You may recognize the quilt as the House in the Woods project from my book Fanciful Stitches, Colorful Quilts. Didn’t she do a wonderful job on the stitching? Her fabric choices and hand embroidery add those swirls like a Van Gogh painting with stitchery. Thank you Jennifer for sharing your work with us!
One of the perks of being a traveling teacher is seeing amazing sights like this. This is Boldt Castle placed on Heart Island in the St. Lawrence River north of Watertown NY.
My visit to Boldt Castle was arranged by my lovely hostess, Laura, from the North Country Quilt Guild in Watertown. Before my evening lecture, Laura gave me the gift of a visit to the castle. Thank you Laura!
Did you know that Frieda Anderson has a new class out on Craftsy? It’s called Machine Quilting the Home Sweet Home Quilt. Frieda is an expert machinist. And she can teach you how to add free motion stitching to your quilt top from start to finish. You should check it out!
Craftsy is a great way to learn something new from an instructor. Your Craftsy class never expires. Take my class, Hand-Stitched Collage Quilts, for instance. You own it forever. And I shall remain the same age on screen for years!
If you are in the Minneapolis area, you know you are one lucky person. Why? Because Minneapolis is the location of the Textile Center of Minnesota. This wonderful facility, devoted to the fine art of fiber, currently hosts an exhibit by the Fiber Artists Coalition called Blue World / Green World. You can see my quilt, Penelope’s Peaches on display there through July 13, 2013.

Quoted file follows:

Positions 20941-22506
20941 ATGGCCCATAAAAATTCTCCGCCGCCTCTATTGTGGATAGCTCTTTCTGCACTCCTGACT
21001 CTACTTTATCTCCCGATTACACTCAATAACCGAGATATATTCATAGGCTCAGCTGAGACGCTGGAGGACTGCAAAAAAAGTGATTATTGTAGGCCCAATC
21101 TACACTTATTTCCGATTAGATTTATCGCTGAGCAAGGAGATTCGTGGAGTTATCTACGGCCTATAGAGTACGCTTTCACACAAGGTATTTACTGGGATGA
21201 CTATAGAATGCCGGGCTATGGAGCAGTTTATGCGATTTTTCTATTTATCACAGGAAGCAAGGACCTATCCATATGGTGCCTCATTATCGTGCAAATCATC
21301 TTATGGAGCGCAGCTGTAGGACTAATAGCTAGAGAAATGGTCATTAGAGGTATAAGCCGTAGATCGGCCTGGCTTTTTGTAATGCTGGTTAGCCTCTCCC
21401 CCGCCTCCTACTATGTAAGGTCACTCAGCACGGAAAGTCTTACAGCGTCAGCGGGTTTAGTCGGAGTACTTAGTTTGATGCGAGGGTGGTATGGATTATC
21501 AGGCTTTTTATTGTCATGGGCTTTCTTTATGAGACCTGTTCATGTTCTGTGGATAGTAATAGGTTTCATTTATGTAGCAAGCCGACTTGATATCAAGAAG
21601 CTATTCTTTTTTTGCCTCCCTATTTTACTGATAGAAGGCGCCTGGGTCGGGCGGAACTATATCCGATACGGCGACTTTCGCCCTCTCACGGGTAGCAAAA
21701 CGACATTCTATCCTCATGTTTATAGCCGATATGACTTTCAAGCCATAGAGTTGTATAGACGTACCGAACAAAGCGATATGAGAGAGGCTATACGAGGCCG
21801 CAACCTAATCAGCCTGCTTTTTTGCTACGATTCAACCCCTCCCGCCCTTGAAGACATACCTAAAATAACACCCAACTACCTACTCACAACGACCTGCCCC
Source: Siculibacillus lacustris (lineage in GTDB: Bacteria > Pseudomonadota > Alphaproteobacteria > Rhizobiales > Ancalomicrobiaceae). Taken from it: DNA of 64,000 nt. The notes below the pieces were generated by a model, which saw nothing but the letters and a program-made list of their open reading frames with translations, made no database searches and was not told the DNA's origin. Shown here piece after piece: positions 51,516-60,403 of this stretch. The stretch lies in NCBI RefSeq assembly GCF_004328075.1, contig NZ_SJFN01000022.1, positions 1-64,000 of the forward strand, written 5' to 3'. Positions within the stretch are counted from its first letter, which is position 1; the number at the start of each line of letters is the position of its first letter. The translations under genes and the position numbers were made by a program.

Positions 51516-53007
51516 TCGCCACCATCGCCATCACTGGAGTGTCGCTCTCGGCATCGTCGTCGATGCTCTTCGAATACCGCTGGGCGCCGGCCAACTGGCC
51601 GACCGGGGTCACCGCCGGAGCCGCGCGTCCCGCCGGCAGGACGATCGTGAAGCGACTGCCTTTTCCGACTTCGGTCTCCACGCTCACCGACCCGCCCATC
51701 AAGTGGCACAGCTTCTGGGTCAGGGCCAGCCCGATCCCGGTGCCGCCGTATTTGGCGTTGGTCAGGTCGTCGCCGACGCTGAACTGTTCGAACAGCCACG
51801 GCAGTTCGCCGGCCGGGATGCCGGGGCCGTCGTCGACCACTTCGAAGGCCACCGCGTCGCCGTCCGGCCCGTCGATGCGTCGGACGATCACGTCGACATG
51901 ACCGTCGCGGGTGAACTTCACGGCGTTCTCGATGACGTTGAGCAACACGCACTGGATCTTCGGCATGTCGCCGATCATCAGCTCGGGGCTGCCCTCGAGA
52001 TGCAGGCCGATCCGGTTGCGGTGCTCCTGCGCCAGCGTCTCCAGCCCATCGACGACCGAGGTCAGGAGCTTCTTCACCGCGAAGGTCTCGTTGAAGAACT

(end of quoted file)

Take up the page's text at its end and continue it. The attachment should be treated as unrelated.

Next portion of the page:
Sadly, if you are in the Chicago area you just missed an exhibit of nearly acquired textiles at the Art Institute of Chicago. Here you see an applique panel made by the Haslemere Peasant Industries in the Arts and Crafts style. Sorry, I should have told you about this exhibit sooner. But happily I got to see it!
I seem to be in trouble. And maybe you have this problem too. I am inspired to use this image of stone in my art work. Isn’t it beautiful? I love the way the colors ripple across the surface. It was formed so very long ago. Imagine being alive during that time on earth.
But here’s the problem. I can admire the stone but can not work in those colors. (I’ve tried!) They are just too darn subtle. Don’t you feel most at home using a certain color palette in your work? These stone colors are wonderful. But working with them…..it just doesn’t feel natural.
Do you miss your fabric? One of the difficulties of being a traveling quilt teacher is that I can’t take my art work with me. It seems you can no longer pack an iron on the airplane and fuse your fabric in the lavatory.
- A sketchbook records ideas. Think of it as your visual memory, a way to document design ideas and file them before they escape to the Land of I Forgot.
- A sketchbook helps you plan and rework designs. Paper and pencil are an inexpensive way to test variations of your design idea thus saving time and fabric when you make the art.
- A sketchbook drawing can be enlarged and made into a pattern for your design. It gives you all the information you need for placement, scale, and size for the composition.
- And finally, doodling in your sketchbook is a soothing way to pass the time. It allows you to stay in touch with your creative side while they refuel the airplane.